Two years before Russia launched its invasion of Ukraine and bluntly declared its imperial ambitions in a way the world could no longer brush aside, Asaf Bartov was on a mission to make Ukrainian literature more accessbile to Hebrew speakers. A programmer and translator by trade, he made his way into publishing as editor of the "Nemala Series," published by Nine Lives Press. The first book in the series, which he also edited, is "The Moscoviad" by Yurii Andrukhovych and translated into Hebrew by Anton Paperny.
In 2017, after a 6-year stay in the United States, Bartov returned to live in Israel, before moving to Ukraine, where he met his wife. He lived with her and their daughter in the capital Kyiv for several years until the Russian onslaught began, following which they fled to Israel.
You’ve recently returned with your family from Kyiv, where you lived in recent years. Did you flee the war?
"Yes, we’re refugees, in a way. We have friends and family there. It’s hard. We weren’t even sure we’d have a home left after the bombardment of Kyiv."
It seems rudimentary to me to start with Nikolai Gogol and “Ukrainian Tales.”
"True. Everyone knows the saying attributed to Dostoyevsky, “We all came out of the tail of Gogol’s waistcoat.” His name is pronounced “Hohol” in Ukrainian. The Russians suppress his Ukrainian identity and consider him one of them, but the Ukrainians consider him one of them, and rightly so – even though he wrote in Russian. Gogol grew up in a Ukrainian village and spoke Ukrainian. He sucked these tales from the mouths of the people. Gogol didn’t write like a bourgeois observer coming from an anthropological standpoint. It’s writing that, alongside Gogol's satire, possesses a mixture of love, perhaps even nostalgia and longing. You can discover the day-to-day atmosphere there, the types of people and the neighborly relations of the village."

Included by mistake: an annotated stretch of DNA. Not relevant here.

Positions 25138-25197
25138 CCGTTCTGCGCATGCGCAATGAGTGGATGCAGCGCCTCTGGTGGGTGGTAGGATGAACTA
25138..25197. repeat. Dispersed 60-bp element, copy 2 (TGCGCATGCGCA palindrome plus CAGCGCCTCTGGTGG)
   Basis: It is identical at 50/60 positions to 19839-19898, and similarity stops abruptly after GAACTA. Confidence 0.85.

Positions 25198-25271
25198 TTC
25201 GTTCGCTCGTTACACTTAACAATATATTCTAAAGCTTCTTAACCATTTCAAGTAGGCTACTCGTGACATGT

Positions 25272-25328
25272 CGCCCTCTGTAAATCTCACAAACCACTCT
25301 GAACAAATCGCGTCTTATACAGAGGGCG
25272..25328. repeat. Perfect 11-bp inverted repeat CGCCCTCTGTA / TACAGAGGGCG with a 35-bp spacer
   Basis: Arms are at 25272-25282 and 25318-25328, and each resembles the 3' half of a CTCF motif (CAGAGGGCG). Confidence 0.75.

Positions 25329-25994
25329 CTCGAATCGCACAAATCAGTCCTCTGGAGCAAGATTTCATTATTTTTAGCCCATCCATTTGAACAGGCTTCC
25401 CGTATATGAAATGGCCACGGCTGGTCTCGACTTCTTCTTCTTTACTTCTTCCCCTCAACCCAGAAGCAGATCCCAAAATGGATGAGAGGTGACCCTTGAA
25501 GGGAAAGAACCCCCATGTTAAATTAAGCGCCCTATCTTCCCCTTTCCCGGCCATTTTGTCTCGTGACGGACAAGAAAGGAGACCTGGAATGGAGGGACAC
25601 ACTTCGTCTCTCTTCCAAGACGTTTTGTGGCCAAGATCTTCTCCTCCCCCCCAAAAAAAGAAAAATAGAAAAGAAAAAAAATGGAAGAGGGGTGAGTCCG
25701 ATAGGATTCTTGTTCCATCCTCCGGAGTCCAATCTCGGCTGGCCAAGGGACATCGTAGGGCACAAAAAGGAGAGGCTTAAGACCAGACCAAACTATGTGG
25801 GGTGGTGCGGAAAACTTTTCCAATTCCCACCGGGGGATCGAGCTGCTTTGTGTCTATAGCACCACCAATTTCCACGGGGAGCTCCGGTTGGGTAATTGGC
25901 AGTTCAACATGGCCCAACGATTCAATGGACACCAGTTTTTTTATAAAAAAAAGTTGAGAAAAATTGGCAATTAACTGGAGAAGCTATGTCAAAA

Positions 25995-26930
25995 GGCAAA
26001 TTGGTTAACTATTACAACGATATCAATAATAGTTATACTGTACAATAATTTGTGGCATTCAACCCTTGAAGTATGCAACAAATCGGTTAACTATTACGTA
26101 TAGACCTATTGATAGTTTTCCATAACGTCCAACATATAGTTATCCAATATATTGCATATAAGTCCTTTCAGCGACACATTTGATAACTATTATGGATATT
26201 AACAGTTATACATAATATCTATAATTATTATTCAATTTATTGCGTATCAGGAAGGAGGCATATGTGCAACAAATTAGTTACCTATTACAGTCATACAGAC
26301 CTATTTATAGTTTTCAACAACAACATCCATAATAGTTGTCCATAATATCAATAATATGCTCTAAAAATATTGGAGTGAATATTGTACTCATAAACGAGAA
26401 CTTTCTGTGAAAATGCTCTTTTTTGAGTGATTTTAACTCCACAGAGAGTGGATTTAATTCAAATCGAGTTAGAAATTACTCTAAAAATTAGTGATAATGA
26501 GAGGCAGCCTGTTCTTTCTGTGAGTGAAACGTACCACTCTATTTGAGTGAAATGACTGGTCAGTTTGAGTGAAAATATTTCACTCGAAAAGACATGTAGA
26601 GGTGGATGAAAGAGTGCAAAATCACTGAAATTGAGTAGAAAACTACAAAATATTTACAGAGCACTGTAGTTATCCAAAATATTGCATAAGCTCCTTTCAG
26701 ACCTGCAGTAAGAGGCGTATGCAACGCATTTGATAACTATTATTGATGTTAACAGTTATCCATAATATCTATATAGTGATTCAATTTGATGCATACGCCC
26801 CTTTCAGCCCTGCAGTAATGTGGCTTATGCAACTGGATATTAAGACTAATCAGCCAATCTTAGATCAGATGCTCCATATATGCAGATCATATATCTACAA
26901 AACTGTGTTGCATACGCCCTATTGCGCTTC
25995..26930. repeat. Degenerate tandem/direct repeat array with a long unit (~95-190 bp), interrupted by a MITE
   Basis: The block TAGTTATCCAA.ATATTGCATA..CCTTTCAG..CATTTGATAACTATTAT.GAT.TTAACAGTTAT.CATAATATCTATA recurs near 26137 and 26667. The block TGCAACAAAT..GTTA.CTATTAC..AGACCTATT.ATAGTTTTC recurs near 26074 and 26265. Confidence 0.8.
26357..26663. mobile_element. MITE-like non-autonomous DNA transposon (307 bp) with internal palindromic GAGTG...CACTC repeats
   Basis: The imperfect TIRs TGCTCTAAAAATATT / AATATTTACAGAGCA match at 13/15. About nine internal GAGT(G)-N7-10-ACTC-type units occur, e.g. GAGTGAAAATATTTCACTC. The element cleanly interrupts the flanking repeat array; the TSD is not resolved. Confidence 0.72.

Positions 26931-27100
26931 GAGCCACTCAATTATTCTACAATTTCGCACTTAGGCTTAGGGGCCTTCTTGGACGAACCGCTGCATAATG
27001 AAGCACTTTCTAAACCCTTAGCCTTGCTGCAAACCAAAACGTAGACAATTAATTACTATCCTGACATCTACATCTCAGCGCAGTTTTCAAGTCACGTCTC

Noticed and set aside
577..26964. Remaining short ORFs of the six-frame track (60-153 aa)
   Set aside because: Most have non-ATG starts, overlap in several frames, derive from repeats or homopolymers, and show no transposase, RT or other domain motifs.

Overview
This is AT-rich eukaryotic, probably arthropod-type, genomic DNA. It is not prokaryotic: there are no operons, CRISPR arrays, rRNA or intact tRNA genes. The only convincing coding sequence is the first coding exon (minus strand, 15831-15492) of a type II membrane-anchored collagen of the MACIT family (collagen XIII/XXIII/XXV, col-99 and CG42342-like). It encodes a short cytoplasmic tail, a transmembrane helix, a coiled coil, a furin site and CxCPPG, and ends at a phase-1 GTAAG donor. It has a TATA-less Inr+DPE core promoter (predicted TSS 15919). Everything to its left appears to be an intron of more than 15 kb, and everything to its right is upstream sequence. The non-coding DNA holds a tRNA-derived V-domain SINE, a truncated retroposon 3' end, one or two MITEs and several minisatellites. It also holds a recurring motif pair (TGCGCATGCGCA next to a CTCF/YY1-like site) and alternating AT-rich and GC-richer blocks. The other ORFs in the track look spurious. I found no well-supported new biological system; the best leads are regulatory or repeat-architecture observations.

He describes a gorgeous landscape there – wonderful fruit trees and gardens that yield humongous vegetables. Is it like that in reality?
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"That really is a unique characteristic of the Ukrainian village. Ukrainian soil is fertile and bountiful, among the best in the world, and that’s the reason that it has always been Europe’s breadbasket, since antiquity. Ukrainian food production always outstripped local consumption, and this is expressed in village life as well, because the farmer didn’t have to work hard to produce food. The traditional Ukrainian farmer not only had enough to eat, but had disposable income. In this way, the Ukrainian farmer differs from the Russian farmer, who always lived in abject poverty and privation. In Russia, it also had to do with political structures and the way the nobility exploited the serfs.
"On the other hand, because the two countries are neighbors, the nobles in Ukraine systematically exploited the breadbasket, which often led to starvation of the villagers. The worst of these was the “Holodomor,” the killing and famine that occurred in 1932 to 1933, when Stalin punished the Ukrainians for resisting his collectivization campaign.
"Stalin enacted a law that prohibited a family from holding more than “five stalks of grain” and confiscated all the rest. This left a national scar on Ukraine. Millions of Ukrainians died of hunger. It was also the prelude to Stalin’s Great Terror. During the 1930s, Stalin put to death a generation of writers, teachers and journalists who promoted education and journalism in the Ukrainian language. He simply broke Ukraine’s intellectual backbone."